Here's a quick snapshot of the option to purchase Ashok Leyland Ltd for a strike price Rs.70 at Rs.3.10/+. There are two expiry options available: 26 March 2015 and 30 April 2015. (mid-month), 28 th Mai 2015. (far month). The premium can change as the expiry date changes. We will discuss it in detail once we have the chance. Option Premium
We have already discussed premium in a couple of instances. I think you now know a few facts about the 'Option Premium. Premium is the amount that the option buyer must pay to the option seller/writer. The premium is paid by the option buyer to purchase the right to buy or sell the asset at strike price after expiry.
You have probably understood this part. Now we will look at 'Premiums from a different perspective. It is also important to mention that all of option theory rests on 'Option Premium. Option premiums are a crucial part of trading options. As we move through the module, you'll see that discussions will be heavily centered on the option premium.
Let's go back to the 'Ajay Venu' example that we discussed in the previous chapter. Take a look at the circumstances in which Venu accepted Rs.100,000.00 from Ajay.
Let's now consider each of these points separately and see what impact they would have on our option premium.
News The news about the deal between Ajay & Venu was only speculation. Venu was therefore happy to pay Rs.100,000. Let's just assume that the news was not speculative, and that there was bias. Perhaps a local politician suggested in the recent press conference they might consider building a highway in this area. This information makes it clear that the news is not a rumor. There is now a chance that the highway will indeed be built, although there is still some speculation.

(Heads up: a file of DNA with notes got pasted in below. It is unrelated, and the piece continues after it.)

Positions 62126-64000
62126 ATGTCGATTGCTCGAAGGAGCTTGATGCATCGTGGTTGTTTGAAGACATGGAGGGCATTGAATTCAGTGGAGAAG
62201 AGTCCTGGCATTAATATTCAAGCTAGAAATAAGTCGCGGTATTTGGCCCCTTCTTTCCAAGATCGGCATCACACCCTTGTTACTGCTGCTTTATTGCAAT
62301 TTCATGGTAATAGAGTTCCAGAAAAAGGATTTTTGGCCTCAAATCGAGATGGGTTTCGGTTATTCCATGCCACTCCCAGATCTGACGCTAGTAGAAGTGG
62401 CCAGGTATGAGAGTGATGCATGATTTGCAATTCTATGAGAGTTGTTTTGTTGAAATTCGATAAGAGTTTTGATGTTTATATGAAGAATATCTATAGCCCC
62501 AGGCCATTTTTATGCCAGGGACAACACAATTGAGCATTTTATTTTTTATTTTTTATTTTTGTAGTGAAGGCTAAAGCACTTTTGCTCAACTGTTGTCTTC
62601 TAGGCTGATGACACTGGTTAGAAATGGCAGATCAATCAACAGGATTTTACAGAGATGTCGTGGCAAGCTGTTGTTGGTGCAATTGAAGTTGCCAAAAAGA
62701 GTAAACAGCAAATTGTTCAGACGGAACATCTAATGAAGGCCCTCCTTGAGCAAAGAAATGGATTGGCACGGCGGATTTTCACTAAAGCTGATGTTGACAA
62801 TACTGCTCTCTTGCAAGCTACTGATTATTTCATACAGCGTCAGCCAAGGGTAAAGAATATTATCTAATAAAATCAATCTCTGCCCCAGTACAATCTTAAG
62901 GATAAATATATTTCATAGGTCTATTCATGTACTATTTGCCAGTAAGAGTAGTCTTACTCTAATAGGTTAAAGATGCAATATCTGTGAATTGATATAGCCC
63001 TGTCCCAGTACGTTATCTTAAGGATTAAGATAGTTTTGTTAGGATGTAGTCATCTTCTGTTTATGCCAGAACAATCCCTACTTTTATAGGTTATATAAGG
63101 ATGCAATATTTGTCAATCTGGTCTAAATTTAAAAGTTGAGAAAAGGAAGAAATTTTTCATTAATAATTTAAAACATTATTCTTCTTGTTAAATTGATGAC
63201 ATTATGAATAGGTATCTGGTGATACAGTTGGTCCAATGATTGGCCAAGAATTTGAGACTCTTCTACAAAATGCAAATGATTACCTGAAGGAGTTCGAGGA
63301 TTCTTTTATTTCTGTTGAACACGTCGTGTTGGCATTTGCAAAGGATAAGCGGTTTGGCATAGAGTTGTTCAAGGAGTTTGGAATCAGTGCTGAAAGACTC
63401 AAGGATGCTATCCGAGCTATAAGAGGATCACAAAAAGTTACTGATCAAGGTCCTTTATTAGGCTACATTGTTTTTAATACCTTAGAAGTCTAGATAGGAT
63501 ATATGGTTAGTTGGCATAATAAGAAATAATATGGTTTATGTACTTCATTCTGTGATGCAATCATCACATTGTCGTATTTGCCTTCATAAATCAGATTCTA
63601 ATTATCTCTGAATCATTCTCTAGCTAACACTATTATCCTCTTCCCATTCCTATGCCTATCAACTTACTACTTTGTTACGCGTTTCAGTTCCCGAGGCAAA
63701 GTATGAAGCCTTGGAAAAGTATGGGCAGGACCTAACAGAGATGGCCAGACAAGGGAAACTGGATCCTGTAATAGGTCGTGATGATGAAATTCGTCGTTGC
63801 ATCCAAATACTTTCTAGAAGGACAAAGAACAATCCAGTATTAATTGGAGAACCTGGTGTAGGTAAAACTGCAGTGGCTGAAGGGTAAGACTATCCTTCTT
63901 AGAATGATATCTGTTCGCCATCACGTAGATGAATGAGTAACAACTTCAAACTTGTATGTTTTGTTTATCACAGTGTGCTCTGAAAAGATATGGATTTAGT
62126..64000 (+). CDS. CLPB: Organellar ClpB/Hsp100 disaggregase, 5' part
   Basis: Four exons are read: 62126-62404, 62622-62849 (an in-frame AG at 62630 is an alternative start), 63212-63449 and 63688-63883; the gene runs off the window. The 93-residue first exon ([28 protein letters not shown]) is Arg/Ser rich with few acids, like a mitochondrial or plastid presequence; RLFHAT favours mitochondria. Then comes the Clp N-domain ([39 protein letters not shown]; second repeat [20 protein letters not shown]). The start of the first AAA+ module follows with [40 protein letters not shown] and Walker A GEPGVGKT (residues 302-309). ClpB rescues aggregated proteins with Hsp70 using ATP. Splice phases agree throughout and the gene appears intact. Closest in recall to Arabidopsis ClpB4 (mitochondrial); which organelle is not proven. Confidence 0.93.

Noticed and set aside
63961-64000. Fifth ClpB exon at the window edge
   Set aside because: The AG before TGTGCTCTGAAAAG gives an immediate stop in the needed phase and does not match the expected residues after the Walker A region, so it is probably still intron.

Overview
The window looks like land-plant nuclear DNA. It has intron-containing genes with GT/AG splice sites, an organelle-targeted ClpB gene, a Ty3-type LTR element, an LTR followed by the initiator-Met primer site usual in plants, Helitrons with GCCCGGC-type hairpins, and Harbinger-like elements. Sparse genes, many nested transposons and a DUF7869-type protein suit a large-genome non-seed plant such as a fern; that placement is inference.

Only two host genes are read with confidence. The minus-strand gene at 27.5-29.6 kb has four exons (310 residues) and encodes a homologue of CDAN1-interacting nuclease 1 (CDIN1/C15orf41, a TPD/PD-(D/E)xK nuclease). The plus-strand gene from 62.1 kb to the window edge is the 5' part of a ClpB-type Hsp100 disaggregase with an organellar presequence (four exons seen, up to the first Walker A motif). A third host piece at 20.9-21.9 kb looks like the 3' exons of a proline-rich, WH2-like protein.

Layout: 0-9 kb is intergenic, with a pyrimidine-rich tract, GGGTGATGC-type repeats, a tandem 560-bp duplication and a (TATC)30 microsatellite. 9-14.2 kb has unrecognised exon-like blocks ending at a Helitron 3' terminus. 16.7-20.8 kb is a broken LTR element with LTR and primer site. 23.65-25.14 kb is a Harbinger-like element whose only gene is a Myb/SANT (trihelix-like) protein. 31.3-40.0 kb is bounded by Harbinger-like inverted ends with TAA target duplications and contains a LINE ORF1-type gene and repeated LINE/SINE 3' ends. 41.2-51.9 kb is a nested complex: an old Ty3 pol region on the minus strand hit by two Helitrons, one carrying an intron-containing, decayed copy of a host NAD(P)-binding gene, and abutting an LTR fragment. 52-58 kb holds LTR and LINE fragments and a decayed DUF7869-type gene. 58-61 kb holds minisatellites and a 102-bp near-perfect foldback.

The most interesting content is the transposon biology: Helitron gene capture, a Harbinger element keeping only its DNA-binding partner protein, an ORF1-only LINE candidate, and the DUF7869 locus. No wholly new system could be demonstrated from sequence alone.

You can use this for considering a bigger picture. Do you think Venu would accept Rs.100,000.00 as a premium? He may not be able to accept the premium because he knows that there is a good chance of the highway coming up, and therefore land prices will rise. He may still be open to taking the chance, provided that the premium is more appealing. He might consider an agreement more attractive if the premium was Rs.175,000/= instead of Rs.100,000.
Let's now put this in stockmarket perspective. Let's say Infosys trades at Rs.2200/day today. The 2300 call option has a one month expiry and is priced at Rs.20/. As Venu (option writer), would you accept Rs.20 per share as a premium to enter into an agreement?
As a seller/writer, you give the buyer the option to buy Infosys option for Rs. Two months down the road, you will be 2300.
Let's say that Infosys shares are expected to rise by 0% for the next month. You might consider accepting the premium of Rs.20/.
What if a corporate event, such as quarterly results, causes the stock price to rise? Is the option seller willing to accept Rs.20/ as the premium? It may not be worthwhile to take on the risk of Rs.20/-.
What if, despite the corporate event, someone offers Rs.75/- premium instead of Rs.20/? It may be worth the risk at Rs.75/-
We will keep this discussion in our minds. Let's now focus on the 2 and points. Time